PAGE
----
Using a three-person cast and an unpolished living room as its setting, Suzanne has a very straightforward premise: One rainy evening, Emma (Francesca Scotti-Goetz, U2 Sociology and Communications) has an expected guest show up at her doorstep. Sophie, her guest, (Elan Schwartz, U3 Philosophy) is an organ recipient of Emma’s husband, Alex (Nick Fontaine), who died in car crash. The conversation between the two women taps into the complexity and stubbornness of mourning. The writing (Jonathan Dick, University of Toronto – Literature), with its overlapping dialogue and sustained pauses, allows you to engage with the characters very quickly. Thomas Fix’s directing is outstanding, especially for a debut. Fix connects flashbacks and the present time by having them play out in the space, allowing viewers to see Emma as a grieving woman stuck between past and present. Suzanne is one of the more heartfelt works of theatre shown in a while. Do not miss this one.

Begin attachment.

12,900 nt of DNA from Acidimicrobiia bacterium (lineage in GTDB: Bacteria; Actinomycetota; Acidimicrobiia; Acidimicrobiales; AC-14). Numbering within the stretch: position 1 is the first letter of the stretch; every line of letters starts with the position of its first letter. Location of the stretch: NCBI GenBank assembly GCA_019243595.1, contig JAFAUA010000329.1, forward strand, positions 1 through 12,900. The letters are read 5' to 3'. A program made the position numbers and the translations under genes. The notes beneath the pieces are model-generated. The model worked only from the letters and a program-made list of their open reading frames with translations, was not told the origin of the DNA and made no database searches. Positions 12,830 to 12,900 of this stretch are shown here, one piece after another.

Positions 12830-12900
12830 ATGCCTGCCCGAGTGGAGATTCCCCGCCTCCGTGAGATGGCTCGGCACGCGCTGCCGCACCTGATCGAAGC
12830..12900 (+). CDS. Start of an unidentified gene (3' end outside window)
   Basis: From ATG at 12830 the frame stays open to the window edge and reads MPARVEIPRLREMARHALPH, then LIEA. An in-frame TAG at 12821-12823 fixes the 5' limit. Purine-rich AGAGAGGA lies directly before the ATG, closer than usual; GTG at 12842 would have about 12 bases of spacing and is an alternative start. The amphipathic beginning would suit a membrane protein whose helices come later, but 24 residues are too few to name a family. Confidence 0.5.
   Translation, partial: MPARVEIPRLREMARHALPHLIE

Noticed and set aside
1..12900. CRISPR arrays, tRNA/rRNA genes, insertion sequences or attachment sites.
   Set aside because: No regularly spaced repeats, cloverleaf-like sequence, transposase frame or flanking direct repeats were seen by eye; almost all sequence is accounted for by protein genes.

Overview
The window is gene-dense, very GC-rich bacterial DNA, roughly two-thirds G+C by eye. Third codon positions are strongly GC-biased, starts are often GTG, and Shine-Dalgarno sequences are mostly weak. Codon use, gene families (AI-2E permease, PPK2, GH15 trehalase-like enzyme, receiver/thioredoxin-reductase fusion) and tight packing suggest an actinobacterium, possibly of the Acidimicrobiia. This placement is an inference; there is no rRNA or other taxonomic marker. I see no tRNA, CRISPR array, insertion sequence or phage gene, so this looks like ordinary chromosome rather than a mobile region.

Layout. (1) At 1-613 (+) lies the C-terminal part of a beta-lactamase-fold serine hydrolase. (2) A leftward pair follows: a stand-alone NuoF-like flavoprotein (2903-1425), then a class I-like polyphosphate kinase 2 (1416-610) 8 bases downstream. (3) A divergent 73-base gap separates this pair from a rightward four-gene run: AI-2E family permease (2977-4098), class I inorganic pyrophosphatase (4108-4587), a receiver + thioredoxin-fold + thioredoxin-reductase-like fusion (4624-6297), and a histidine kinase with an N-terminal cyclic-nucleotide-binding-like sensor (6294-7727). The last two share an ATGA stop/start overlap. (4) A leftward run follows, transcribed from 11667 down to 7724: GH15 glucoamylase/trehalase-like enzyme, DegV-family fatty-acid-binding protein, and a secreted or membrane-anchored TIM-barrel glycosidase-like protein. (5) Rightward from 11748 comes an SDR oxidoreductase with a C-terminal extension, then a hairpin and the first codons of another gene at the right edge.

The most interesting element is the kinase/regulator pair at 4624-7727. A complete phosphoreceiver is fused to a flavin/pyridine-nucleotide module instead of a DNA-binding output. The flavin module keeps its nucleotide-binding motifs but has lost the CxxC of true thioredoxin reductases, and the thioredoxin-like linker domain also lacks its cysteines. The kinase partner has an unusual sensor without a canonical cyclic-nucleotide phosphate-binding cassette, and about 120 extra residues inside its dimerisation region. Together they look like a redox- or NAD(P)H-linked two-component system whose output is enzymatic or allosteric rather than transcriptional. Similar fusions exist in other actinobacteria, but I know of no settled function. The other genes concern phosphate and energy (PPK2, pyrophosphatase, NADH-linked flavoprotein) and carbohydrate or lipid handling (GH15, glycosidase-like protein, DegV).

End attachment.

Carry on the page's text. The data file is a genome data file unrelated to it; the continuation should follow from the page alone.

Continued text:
Directed by Huxley Anjilvel (U1 Economics)
Ground Control is your run-of-the-mill space comedy about a doomed spaceship. While it does contain romance, betrayal, and space pirates, there are too many elements present to pull off a satisfying ending in such a short amount of time. Ground Control follows a crew of astronauts in denial about the fact that they are heading straight into a black hole, instead choosing to focus on mundanities like routine inspections and first dates. While some jokes fall flat, the script (Otman Benchekroun, U3 Electrical Engineering) does have many funny, well-delivered moments. Anastasia Krutchinsky is charming as Elena Hershey, leader of the team of astronauts. Captain Kinder Bueno 2 (Ian Kaye, U0 Arts), the space alien antagonist, has a very memorable stage presence. While Ground Control is well-paced, the final resolution is a bit too sudden and jarring. There’s not enough character development to make the story stick with viewers, but the slapstick comedy is sure to make them laugh.